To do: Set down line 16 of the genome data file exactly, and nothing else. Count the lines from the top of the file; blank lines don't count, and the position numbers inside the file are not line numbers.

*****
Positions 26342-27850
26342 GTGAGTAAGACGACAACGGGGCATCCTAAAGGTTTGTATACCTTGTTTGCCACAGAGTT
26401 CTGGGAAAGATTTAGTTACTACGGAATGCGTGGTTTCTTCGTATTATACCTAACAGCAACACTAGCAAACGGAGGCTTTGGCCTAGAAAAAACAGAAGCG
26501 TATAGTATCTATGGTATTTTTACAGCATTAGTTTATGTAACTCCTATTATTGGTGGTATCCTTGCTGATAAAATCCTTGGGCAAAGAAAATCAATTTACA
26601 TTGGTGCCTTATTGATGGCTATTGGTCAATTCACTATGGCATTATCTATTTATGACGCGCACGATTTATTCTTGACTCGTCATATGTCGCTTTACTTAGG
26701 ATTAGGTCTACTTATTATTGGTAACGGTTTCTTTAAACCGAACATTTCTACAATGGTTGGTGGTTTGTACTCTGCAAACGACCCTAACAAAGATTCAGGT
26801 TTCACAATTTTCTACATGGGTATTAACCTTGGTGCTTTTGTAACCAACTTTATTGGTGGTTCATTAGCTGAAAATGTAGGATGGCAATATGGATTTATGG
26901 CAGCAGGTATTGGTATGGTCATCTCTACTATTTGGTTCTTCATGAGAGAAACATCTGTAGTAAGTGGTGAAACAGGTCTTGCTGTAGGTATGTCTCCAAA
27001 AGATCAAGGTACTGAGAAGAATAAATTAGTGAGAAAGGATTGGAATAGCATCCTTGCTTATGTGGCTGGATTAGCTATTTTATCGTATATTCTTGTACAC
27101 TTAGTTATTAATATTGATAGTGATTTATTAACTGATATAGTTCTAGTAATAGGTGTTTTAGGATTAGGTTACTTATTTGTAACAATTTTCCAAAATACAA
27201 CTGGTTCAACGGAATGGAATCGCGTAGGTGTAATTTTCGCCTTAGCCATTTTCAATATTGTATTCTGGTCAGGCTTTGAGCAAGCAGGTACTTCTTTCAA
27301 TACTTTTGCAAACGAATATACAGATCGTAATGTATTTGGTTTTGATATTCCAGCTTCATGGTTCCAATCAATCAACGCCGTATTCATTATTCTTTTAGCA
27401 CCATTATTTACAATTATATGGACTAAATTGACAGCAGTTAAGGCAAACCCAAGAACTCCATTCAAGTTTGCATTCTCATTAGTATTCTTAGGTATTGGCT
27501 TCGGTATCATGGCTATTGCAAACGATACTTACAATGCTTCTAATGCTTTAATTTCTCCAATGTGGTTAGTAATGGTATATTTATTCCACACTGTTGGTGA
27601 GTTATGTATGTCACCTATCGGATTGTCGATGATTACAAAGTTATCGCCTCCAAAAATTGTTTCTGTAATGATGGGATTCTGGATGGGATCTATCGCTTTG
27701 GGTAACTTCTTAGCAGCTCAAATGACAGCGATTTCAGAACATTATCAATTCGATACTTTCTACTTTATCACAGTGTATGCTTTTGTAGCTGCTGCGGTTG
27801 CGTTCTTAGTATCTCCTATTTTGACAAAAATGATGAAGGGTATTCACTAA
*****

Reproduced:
27701 GGTAACTTCTTAGCAGCTCAAATGACAGCGATTTCAGAACATTATCAATTCGATACTTTCTACTTTATCACAGTGTATGCTTTTGTAGCTGCTGCGGTTG